#Girlboss – Book Review

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Book and a brew – heaven!

I’m a firm believer that you have to be in the right frame of mind to read a book.  If your head is in the wrong place you won’t be paying attention, let alone be able to buy in to the premise or your role as a reader.  While I have suffered from this problem quite a bit in the past, I’d never really thought about the ‘frame of mind’ as being more than just a short-term end-of-the-day type feeling.  But, as with most things, this all changed when I had Tigger and I became far more sensitive to the types of books that were suitable to my longer-term frame of mind, what I needed to hear and what to avoid.

By the start of last summer I was well and truly on the way to making the big life decision to leave my HR job and start something new and mine – what is now Handmade by Holchester. With equal amounts of excitement and fear I was really apprehensive about what was ahead and no matter how much your family and friends show faith in you, dealing with that fear is tricky.  Totally by chance one day my mummy friend Jemma (who happens to write wonderfully over at Celery and Cupcakes) posted a picture of her little boy ‘reading’ Sophia Amoruso’s #Girlboss and after a throwaway comment about how I’d wondered what it was like the next day Jemma put it in my hand and encouraged me to read it.

I should say that at this point that books of this genre aren’t my usual bag, although that is an unfair quick judgement given that this book doesn’t easily fit into a genre (as Amazon’s categorisation proves).   I like a good historical novel, one full of social and cultural commentary and preferably with an artistic lean to it.  I also quite like the chick-lit books that you can read with your eyes half closed and sink in to for a while.  But I was about to start out on something big and needed a kick of positivity.

Now I’ve deliberately waited around 6 months to review this book, so while some of the details and quotes you might get from a straight-away review won’t feature I wanted to see what stuck as I figured that would be the best test.  And right now I’m still feeling as positive about the book as I did when I finished it.  The mix of biography and personal experience with analysis about what she took from those experiences was really useful, and while Amoruso does write with a slight air of accomplishment and satisfaction, she has every right too and you certainly can’t hold that against her.  There are some sweeping generalisations in the book, like ‘Be Yourself’ and ‘Work hard to get the rewards’, but I didn’t find that necessarily a bad thing.  I didn’t pick up the book expecting a manual on how to start a business or for it to be full of revelations about the business world and how to survive in it.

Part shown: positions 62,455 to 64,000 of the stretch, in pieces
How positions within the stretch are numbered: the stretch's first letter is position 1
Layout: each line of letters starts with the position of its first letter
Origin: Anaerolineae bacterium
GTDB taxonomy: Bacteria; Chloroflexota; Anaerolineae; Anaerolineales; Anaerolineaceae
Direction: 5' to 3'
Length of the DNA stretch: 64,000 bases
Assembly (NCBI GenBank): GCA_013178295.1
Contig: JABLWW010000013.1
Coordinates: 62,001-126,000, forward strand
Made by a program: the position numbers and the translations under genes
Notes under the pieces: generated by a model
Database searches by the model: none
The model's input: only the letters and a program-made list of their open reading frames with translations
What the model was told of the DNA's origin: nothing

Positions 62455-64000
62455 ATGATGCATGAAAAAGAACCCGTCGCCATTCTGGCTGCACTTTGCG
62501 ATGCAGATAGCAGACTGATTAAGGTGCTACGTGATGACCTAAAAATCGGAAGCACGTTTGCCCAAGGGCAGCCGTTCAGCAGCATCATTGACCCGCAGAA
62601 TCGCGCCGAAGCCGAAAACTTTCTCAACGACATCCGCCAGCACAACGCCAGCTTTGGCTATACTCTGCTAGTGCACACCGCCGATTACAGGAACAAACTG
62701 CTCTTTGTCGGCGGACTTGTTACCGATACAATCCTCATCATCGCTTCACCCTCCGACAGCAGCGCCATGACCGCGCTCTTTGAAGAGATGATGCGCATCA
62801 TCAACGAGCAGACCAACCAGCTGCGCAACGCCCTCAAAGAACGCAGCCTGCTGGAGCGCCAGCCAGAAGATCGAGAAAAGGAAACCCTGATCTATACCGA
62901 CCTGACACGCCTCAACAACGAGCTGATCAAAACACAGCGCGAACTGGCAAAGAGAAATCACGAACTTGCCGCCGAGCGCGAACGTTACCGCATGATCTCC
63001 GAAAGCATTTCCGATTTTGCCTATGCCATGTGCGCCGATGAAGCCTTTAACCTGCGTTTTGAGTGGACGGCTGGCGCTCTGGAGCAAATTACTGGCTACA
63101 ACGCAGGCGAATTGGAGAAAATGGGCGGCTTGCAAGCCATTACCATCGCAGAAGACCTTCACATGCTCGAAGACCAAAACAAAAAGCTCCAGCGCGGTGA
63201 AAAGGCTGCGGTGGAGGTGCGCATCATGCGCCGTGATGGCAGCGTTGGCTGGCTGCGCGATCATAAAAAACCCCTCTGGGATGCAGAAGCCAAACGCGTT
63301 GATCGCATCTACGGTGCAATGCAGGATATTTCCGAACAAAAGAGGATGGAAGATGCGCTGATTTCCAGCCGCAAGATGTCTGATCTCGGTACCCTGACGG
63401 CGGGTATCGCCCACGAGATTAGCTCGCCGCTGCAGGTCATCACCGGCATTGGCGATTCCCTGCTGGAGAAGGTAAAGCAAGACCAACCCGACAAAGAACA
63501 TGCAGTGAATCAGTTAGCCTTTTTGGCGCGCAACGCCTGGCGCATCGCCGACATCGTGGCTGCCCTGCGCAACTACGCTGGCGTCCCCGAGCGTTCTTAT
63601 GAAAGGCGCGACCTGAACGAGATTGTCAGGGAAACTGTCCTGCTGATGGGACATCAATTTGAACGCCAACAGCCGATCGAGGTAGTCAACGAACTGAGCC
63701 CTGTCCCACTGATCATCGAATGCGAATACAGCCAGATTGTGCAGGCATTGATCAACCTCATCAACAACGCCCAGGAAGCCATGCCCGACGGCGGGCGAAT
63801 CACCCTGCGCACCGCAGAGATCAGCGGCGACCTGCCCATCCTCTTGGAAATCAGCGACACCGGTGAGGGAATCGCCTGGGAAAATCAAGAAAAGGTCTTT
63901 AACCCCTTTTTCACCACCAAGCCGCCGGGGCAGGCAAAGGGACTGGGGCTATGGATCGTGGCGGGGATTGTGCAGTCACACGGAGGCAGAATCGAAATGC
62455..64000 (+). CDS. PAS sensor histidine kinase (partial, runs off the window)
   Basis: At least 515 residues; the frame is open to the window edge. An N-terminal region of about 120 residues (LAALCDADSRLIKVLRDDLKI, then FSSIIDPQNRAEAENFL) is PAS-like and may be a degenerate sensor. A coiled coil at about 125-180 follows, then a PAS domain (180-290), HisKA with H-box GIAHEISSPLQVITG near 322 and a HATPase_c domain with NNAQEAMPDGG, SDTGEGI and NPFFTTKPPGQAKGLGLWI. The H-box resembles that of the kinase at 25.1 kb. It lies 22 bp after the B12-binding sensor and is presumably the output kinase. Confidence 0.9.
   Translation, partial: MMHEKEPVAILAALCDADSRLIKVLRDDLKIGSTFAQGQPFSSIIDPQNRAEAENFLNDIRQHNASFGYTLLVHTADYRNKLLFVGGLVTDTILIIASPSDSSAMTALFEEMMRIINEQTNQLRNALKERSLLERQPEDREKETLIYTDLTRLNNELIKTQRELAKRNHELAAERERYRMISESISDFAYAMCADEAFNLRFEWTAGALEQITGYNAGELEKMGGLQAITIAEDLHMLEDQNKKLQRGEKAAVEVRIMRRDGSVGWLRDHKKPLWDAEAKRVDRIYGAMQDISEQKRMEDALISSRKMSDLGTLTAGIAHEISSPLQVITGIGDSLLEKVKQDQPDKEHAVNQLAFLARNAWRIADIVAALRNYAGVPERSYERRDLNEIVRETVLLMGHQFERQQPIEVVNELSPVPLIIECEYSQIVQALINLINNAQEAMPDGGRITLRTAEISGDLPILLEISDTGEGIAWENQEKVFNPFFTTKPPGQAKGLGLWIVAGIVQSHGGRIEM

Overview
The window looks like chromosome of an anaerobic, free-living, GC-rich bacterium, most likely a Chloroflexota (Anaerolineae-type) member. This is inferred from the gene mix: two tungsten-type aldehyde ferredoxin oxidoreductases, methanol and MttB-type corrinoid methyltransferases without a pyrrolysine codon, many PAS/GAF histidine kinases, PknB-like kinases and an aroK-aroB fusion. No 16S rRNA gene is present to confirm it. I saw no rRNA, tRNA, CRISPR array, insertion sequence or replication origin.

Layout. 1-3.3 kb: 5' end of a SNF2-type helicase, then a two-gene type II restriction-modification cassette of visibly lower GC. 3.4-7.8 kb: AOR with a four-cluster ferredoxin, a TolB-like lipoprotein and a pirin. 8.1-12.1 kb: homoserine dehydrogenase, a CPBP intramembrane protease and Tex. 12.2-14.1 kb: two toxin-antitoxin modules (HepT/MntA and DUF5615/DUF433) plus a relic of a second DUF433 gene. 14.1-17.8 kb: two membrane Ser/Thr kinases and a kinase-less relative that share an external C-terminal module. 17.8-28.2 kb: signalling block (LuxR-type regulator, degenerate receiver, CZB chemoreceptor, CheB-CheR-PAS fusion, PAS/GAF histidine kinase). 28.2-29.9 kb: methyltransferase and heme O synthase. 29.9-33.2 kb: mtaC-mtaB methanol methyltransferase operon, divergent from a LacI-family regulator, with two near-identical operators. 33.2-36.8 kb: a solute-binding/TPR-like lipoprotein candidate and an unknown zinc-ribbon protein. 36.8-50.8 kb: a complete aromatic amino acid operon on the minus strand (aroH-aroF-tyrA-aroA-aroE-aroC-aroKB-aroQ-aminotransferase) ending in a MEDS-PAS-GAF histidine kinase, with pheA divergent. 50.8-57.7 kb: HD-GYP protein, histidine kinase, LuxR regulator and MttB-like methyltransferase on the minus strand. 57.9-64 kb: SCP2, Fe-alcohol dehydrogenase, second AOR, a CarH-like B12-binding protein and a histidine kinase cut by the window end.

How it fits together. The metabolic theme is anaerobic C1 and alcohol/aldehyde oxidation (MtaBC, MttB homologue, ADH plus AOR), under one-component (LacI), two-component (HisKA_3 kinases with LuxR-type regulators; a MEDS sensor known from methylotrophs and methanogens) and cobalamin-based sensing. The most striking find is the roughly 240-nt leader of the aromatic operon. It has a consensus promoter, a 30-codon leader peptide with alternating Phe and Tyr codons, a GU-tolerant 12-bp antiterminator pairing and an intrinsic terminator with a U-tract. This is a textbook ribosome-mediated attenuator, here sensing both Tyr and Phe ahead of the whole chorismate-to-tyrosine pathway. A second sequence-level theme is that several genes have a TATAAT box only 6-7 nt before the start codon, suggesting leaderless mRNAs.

And although the book didn’t challenge my pre-conceptions it did serve to prove that common-sense is a good thing, and listening to it pays off.  The biggest take-away from this book for me was that you have to put in the hard work, and grind that stone longer and harder than your competitors, and then you can enjoy the rewards.  Amoruso doesn’t pretend it’s all sunshine and flowers, nor does she say that following your gut means you always make the right decision, but her own ‘journey’ has shown that if you trust your gut long-term and stick to your principled guns then it should work out.  Should.

And while I know I said this wouldn’t be a detail and quote sort of review, there were phrases in this book that made me do a very rare thing – I typed them into Notes on my phone.  Obviously I couldn’t make marks in Jemma’s book and I thought they were worth remembering! Sophia Amoruso’s sense of herself really does radiate from the book and as I was searching for what my new ‘mumtrepreneur’ identity would be like, this stood out:

'Success' and 'Failure' serve a world that is just black and white. But everything is kinda grey.- - Sophia Amoruso, #Girlboss

I don’t think things are black and white.  But I don’t think they’re grey either.  They’re the colours I make them as only I’m responsible for framing what my ‘success’ and ‘failures’ are.

As I said earlier no revelations in this book but it was just what I needed to read last summer and I did find it a genuinely fun and interesting read.

 

 

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